Did I Hear Someone Say EEO?

William Wiggins EEO, Employment Law, Harassment, HR, Leadership, Managing People, Personal Conduct Policy, Policies, Race, Risks, Sexual Harassment, The HR Profession, Women in the Workplace 3 Comments

I exited the elevator, right into… “Oh, there you are. Do you have some time later today? I’m totally unsupported. This is a hostile work environment I need to take a medical because of this place…I’m still waiting on my manager to get back to me on that. I’m a Jewish female over 40 with a disability, and I’m being …

The Ball Is In Our Court

Kathy Rapp Change, Change Management, Coaching, Communication, Corporate America, Culture, Current Affairs, Diversity, Employee Coaching, Employee Communications, Employment Branding and Culture, Good HR, HR, HR & Sports, Influence, Kathy Rapp, Leadership, Learning, Learning and Development, Managing People, Pop Culture, Sports, Talent Strategy, The HR Profession, Training and Development, Women 2 Comments

This isn’t a post about women vs. men. Nor is it about the color of someone’s skin or ethnic background. It’s not even really about tennis. This is a post about teaching moments, and how frequently they seem to occur (and blur) in our professional and personal lives. The U.S. Open Women’s Championship match was one of those moments. As …

Guide Towards Career Fulfillment, Not a Stupid Job Title

Kylie Quetell Career Advice, Career Paths, Coaching, Employee Development, Kylie Quetell, Managing People 2 Comments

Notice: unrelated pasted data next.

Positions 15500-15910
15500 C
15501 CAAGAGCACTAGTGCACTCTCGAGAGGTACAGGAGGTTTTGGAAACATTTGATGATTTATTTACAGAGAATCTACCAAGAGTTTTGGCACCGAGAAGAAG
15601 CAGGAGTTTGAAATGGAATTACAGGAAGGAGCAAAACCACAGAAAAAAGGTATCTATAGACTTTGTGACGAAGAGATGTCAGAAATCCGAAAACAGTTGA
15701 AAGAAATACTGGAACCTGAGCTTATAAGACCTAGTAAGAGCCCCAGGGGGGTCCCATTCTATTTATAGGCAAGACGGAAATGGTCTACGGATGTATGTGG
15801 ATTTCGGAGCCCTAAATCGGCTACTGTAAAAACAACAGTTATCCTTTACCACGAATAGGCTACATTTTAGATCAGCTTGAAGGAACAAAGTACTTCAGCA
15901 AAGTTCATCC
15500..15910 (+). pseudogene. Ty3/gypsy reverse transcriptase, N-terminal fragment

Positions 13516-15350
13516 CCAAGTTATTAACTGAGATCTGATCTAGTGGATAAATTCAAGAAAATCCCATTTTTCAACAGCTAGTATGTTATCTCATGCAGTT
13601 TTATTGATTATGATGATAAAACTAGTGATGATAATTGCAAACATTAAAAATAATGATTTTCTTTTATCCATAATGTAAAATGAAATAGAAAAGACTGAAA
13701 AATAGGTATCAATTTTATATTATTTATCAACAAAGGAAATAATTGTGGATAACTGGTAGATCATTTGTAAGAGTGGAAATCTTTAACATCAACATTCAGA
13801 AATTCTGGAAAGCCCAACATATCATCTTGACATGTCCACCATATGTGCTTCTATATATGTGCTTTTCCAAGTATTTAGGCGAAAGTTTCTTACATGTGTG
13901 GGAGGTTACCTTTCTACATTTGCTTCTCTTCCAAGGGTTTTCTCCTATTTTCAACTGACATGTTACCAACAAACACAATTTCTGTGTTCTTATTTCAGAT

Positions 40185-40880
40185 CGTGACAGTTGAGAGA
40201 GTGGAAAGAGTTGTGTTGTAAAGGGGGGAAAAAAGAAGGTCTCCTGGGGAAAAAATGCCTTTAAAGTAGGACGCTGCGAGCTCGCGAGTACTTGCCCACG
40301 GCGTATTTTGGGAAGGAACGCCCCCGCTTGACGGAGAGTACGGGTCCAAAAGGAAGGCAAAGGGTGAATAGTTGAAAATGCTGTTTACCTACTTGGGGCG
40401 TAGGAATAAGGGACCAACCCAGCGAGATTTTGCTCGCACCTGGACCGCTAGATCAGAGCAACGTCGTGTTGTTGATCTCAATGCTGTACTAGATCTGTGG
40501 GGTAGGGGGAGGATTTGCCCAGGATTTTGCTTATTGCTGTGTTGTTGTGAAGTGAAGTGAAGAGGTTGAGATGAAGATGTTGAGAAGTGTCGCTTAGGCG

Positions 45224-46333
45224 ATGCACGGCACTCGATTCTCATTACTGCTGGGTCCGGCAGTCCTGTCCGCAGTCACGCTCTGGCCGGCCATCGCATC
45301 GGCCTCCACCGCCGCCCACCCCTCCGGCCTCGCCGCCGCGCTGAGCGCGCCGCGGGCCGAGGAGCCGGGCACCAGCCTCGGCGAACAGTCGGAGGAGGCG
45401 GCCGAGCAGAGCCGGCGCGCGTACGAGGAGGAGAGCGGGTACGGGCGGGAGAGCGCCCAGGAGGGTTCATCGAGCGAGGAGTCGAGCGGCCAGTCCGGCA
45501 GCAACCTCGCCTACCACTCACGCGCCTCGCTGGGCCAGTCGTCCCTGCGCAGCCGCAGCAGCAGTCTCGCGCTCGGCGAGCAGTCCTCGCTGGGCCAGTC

As people professionals we often are tasked with helping guide our candidates and employees towards the right career paths. Often I find people are either chasing job titles or pushed into career development plans that they may not even be passionate about. One quick example – employees who strive for management positions when they actually don’t even like people. Many …

Smart Leaders Know That Letting People Fail Can Help Them Improve and Grow

John Hollon Business Development, Career Advice, Coaching, Culture, Leadership, Learning, Learning and Development, Managing People 2 Comments

Raising children isn’t easy. Leading people is equally as challenging. In a lot of ways, leadership is very similar to raising a child. The big goal is to build people who are self-sufficient and self-reliant, but the trick is knowing just how much help you should give along the way. Although it seems to be improving, LinkedIn has a mixed …

Tim Sackett Warns to Be Careful What You Incentivize

Tim Sackett Coaching, Compensation/Cash Money, Employee Coaching, Managing People, Performance, Risks, Tim Sackett, Worldwide FOT 1 Comment

I’m fascinated in how we compensate and incentivize employees. Not the actual process, but the decision-making process behind the what and how we do it. In my experience, how this usually goes is a two-level process: First Level: Someone has a hunch, or it’s being done this way somewhere else. Second Level: Someone in compensation searches for data to justify …